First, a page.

CVE-2023-21554 – Hunt For MSMQ QueueJumper In The Environment


Check Point Research recently discovered three vulnerabilities in the Microsoft Message Queuing service commonly known as MSMQ. These vulnerabilities were disclosed to Microsoft and patched in the April Patch Day Update. The most severe of these, dubbed QueueJumper (CVE-2023-21554) by the checkpoint research team , could allow an unauthenticated attacker to remotely execute arbitrary code in the context of the Windows service process mqsvc.exe.


According to Microsoft, Microsoft Message Queuing (“MSMQ” for short),

“is a message infrastructure and a development platform for creating distributed, loosely-coupled messaging applications for the Microsoft® Windows® operating system. Message Queuing applications can use the Message Queuing infrastructure to communicate across heterogeneous networks and with computers that may be offline. Message Queuing provides guaranteed message delivery, efficient routing, security, transaction support, and priority-based messaging.”

The QueueJumper Vulnerability

The CVE-2023-21554  vulnerability allows an attacker to potentially execute code remotely and without authorization by reaching the TCP port 1801. In other words, an attacker could gain control of the process through just one packet to the 1801/tcp port with the exploit, triggering the vulnerability.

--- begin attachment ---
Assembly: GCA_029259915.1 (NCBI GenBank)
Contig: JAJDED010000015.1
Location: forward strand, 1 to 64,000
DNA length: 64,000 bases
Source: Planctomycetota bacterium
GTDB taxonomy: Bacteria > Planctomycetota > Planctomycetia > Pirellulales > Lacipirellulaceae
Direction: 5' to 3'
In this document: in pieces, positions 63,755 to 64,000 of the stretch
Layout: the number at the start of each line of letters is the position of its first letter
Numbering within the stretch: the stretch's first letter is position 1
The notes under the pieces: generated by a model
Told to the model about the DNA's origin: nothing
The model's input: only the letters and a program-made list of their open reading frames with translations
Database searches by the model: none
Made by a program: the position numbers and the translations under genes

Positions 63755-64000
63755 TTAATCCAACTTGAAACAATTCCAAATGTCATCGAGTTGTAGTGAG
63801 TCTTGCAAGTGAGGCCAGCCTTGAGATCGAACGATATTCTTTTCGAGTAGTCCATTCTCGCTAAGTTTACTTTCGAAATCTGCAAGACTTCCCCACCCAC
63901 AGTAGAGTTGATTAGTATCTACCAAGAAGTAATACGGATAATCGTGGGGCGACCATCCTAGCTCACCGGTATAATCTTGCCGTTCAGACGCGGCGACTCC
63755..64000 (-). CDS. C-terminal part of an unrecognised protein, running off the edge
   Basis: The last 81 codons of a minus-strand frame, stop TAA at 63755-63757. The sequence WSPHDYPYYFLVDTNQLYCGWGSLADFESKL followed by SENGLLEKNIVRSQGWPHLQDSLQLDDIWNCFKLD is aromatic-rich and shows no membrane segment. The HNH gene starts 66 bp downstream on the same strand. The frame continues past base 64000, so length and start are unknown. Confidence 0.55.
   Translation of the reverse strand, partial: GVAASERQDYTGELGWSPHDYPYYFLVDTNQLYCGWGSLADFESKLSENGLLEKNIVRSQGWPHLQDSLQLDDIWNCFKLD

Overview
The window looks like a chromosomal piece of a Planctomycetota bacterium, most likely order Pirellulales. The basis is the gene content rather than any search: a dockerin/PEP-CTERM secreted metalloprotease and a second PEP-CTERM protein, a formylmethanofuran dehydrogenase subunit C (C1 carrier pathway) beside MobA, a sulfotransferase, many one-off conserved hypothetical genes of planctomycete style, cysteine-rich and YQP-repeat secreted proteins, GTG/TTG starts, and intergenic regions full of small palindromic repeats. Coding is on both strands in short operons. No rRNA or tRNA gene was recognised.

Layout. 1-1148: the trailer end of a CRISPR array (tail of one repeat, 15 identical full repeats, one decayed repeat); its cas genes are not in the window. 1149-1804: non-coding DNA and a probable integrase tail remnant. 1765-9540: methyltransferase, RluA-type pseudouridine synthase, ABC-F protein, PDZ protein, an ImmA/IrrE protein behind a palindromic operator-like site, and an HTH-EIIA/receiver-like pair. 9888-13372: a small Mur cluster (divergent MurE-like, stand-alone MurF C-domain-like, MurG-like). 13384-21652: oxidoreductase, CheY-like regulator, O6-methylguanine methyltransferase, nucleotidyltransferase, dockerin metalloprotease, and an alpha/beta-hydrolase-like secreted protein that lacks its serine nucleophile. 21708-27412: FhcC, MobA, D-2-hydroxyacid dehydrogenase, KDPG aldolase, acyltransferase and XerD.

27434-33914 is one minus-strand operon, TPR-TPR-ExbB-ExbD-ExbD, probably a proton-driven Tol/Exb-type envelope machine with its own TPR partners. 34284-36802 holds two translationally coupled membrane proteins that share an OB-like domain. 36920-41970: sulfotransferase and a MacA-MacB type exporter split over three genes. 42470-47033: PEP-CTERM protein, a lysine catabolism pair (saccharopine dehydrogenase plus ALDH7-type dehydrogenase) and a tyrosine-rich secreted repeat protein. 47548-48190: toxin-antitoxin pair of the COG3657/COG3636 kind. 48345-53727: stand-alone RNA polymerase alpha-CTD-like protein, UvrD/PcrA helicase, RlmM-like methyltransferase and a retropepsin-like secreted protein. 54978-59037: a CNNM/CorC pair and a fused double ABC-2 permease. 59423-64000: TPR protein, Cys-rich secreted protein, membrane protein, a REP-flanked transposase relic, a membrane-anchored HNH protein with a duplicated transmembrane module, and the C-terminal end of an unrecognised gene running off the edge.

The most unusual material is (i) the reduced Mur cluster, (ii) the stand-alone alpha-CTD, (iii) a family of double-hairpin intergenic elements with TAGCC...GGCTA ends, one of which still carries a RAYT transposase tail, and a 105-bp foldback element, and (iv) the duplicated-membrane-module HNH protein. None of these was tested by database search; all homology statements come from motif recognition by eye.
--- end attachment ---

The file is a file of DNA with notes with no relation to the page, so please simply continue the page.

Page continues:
The Impact

We now know the attack vector sends packets to the service port 1801/tcp. In order to have a better understanding of the potential impact in the real world of this service, CPR did a full Internet scan.

Protection & Mitigation

Checkpoint recommend all Windows admins check their servers and clients to see if the MSMQ service is installed. You can check if there is a service running named ‘Message Queuing’, and TCP port 1801 is listening on the computer. If it is installed, double-check if you need it. Closing unnecessary attack surfaces is always a very good security practice.

For this particular vulnerability we discussed, we recommend users install Microsoft’s official patch as soon as possible. If your business requires MSMQ but is unable to apply Microsoft’s patch right now, you may block the inbound connections for 1801/tcp from untrusted sources with Firewall rules (for example, blocking Internet connections to 1801/tcp for Internet-facing machines), as a workaround.

Check Point IPS has developed and deployed a signature named “Microsoft Message Queuing Remote Code Execution (CVE-2023-21554)” to detect and protect our customers against the QueueJumper vulnerability.

Threat Hunting 

Twitter researcher has shared the threat hunting tweets below.

Unauthenticated RCE with a single packet on port 1801

1. Check Firewall/IDS logs for allowed requests on TCP port 1801 from external IP address. – search for: dest_port=1801 NOT (src_ip IN (,, action=allowed

 – Search for CVE-2023-21554 IDS signatures on TCP port 1801 from external IP address

 – Block TCP/1801, apply Patch 

2. Save all the external attackers IP observed (could be regular port scans), monitor outbound requests from internal IP to the attackers IPs. 

3. Check EventID 5156 for permitted inbound connection on port 1801, EventID 5154 will show service MSMQ listening for incoming connection on port 1801 

– Sysmon EventID 3 for connections made on port 1801


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Balaganesh is a Incident Responder. Certified Ethical Hacker, Penetration Tester, Security blogger, Founder & Author of Soc Investigation.


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